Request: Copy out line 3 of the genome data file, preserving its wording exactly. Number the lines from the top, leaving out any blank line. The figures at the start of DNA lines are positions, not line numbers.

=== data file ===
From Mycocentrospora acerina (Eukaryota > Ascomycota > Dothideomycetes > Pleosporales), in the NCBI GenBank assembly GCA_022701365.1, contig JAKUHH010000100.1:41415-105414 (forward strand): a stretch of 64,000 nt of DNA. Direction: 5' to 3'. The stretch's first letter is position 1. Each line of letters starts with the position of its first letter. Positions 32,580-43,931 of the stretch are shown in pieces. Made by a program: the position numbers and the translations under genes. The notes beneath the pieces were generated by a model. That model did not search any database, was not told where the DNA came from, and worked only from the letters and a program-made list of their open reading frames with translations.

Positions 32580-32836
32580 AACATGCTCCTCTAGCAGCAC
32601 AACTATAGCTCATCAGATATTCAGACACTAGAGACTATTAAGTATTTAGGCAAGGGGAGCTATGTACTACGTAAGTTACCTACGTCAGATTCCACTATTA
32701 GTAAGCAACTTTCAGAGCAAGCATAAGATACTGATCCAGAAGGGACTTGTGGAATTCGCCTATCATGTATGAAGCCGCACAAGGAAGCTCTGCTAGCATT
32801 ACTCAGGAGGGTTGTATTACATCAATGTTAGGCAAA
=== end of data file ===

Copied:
32580 AACATGCTCCTCTAGCAGCAC